Albert Einstein (1879-1955). Autograph letter signed ('Albert') to Michele Besso, [Berlin], 12 February [1915].

In German, two pages, 276 x 215mm.

Please note this lot is the property of a private consignor.
Published in Pierre Speziali (ed.) Albert Einstein. Michele Besso. Correspondance 1903-1955. Paris: Hermann, 1972. No. 12
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Lot Essay

'How perfidious nature is': reporting on two important proofs, the first of the redshift of spectral lines, the second on Ampère's molecular current hypothesis. Einstein also mentions his separation from Mileva, and the beginning of his relationship with Elsa Einstein.

Einstein has 'two fine things to report', of which the first is 'Gravitation. Redshift of spectral lines. Spectroscopic double stars have the same mean velocity in the radius of vision. The masses of the stars are revealed in the Doppler periodic line fluctuation. The components of greater mass should exhibit a mean redshift of spectral lines against the components of smaller mass. This is confirmed. In that the radii of the stars can be estimated (apparently from the spectral type), thus an approximate quantitative test of the theory is revealed, which is satisfactorily accurate'. The second of his discoveries is the 'experimental confirmation of Ampère's molecular current hypothesis' – Einstein sets out the formulae, and goes on, 'If the magnetisation of a small hanging rod is reversed, it experiences an axial rotation moment, whose existence I together with Mr De Haas have demonstrated through experiments at the Reich Institute ... With it the existence of a "zero point energy" is proven in a single case. A wonderful experiment ... And how perfidious nature is, when one wants to approach it experimentally! I am developing in my old age a passion for experimenting...'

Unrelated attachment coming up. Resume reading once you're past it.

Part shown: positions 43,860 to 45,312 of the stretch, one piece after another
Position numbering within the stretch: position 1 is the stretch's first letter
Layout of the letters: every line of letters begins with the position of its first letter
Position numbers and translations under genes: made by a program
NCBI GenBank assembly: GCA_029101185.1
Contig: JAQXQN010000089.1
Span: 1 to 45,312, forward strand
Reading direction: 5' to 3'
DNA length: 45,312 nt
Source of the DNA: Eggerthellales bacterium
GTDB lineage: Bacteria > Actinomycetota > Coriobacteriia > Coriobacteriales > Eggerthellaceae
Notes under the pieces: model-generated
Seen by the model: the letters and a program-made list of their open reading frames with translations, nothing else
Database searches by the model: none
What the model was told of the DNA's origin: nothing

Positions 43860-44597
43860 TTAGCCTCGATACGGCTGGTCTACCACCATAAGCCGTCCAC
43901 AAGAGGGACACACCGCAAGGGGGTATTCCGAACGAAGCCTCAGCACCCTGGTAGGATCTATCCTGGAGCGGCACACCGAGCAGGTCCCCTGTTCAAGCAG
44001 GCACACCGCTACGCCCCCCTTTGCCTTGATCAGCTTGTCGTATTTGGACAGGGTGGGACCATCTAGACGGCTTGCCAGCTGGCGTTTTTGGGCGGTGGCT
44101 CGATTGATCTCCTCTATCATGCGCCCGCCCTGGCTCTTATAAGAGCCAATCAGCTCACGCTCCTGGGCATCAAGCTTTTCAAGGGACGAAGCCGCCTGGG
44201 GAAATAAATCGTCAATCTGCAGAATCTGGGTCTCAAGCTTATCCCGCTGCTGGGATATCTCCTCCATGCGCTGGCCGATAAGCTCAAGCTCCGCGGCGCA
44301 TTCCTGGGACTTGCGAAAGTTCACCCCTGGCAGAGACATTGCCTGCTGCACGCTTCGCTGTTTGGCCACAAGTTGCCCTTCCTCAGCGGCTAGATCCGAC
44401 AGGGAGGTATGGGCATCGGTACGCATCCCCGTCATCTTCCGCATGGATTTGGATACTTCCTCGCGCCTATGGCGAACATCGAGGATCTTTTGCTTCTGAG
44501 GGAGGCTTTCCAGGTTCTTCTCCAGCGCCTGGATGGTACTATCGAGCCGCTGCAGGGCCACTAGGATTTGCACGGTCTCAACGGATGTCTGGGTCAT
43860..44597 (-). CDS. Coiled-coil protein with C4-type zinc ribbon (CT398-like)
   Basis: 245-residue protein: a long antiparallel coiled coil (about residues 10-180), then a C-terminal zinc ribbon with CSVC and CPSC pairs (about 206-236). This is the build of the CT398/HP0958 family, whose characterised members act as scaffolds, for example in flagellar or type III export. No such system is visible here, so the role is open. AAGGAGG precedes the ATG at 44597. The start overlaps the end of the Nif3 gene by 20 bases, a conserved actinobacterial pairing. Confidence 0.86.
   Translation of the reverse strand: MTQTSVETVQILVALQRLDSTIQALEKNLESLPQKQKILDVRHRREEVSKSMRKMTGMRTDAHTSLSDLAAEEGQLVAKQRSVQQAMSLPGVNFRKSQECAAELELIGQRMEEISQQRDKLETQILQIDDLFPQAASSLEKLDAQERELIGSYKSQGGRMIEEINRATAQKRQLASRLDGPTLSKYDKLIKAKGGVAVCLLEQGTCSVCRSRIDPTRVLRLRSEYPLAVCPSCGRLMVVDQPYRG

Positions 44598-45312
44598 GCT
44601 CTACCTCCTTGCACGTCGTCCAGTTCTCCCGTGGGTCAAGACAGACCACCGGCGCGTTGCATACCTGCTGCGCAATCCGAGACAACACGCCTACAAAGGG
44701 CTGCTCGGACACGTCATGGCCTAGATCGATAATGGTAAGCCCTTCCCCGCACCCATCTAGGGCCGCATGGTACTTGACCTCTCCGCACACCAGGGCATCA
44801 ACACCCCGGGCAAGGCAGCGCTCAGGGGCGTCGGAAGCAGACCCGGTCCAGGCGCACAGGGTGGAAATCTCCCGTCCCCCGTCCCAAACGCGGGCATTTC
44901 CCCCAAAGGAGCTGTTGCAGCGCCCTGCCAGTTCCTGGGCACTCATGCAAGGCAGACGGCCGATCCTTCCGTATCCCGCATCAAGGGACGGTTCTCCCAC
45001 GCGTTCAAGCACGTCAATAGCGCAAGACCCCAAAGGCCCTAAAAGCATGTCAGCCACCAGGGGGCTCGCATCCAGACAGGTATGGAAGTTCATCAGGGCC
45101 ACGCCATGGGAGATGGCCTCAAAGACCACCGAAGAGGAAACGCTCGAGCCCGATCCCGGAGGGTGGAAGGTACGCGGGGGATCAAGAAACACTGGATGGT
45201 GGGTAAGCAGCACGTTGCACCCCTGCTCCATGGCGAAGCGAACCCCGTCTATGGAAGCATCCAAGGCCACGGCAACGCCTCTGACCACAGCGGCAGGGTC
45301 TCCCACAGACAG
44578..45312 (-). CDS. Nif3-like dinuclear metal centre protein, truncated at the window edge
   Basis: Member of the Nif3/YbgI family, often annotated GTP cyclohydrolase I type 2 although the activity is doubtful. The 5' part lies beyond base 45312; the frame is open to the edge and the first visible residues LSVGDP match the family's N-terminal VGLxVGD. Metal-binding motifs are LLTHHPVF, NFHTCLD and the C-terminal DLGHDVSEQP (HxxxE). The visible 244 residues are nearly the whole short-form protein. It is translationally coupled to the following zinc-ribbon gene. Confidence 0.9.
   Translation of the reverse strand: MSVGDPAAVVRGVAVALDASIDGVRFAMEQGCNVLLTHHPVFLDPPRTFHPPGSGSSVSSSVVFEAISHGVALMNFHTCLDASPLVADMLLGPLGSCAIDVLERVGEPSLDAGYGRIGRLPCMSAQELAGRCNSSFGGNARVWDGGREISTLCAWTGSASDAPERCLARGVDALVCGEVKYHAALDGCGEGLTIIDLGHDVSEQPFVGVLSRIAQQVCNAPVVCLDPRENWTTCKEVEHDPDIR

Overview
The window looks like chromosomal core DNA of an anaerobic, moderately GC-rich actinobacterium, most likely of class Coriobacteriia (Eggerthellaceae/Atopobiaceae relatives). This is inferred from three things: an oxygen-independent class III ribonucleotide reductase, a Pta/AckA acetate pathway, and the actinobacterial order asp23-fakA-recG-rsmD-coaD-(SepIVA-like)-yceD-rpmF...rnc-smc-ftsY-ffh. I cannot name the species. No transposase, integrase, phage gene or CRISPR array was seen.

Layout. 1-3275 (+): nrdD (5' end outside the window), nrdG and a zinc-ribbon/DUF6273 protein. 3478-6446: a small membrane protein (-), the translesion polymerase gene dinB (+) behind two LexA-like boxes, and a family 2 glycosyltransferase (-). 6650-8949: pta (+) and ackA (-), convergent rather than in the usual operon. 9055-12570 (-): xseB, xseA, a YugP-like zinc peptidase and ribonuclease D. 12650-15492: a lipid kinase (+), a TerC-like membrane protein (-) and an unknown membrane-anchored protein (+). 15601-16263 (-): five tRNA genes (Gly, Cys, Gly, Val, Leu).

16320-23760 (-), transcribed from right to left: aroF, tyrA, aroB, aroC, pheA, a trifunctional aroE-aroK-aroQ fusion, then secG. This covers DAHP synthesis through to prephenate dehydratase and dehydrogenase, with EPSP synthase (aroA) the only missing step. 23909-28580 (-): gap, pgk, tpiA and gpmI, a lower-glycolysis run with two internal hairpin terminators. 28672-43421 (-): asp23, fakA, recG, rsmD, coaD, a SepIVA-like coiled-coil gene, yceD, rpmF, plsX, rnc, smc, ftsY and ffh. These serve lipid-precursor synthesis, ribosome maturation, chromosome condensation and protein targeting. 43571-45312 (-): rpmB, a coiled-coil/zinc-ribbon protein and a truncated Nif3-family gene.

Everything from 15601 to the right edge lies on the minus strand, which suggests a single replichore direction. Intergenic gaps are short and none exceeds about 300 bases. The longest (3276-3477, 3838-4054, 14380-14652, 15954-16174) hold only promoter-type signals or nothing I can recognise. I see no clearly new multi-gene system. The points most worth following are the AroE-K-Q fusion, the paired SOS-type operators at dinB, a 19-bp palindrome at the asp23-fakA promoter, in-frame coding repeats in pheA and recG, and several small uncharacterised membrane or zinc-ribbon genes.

At the outset of the letter, Einstein also reports more personal news: he has recovered from a bout of influenza; and he provides Mileva Einstein's new address in Zurich: 'I am very satisfied with the separation, although I hear very seldom from my boys. The peace and the tranquillity do me a lot of good, and no less the very beneficial, really sweet relationship with my cousin, the durable nature of which is guaranteed by the renunciation of any marriage'.

Elsa Einstein, who was to become Albert's second wife in 1919 after his divorce from Mileva, was also his cousin twice over (their mothers were sisters, whilst their fathers were first cousins). Their relationship had begun nearly three years previously, in April 1912.

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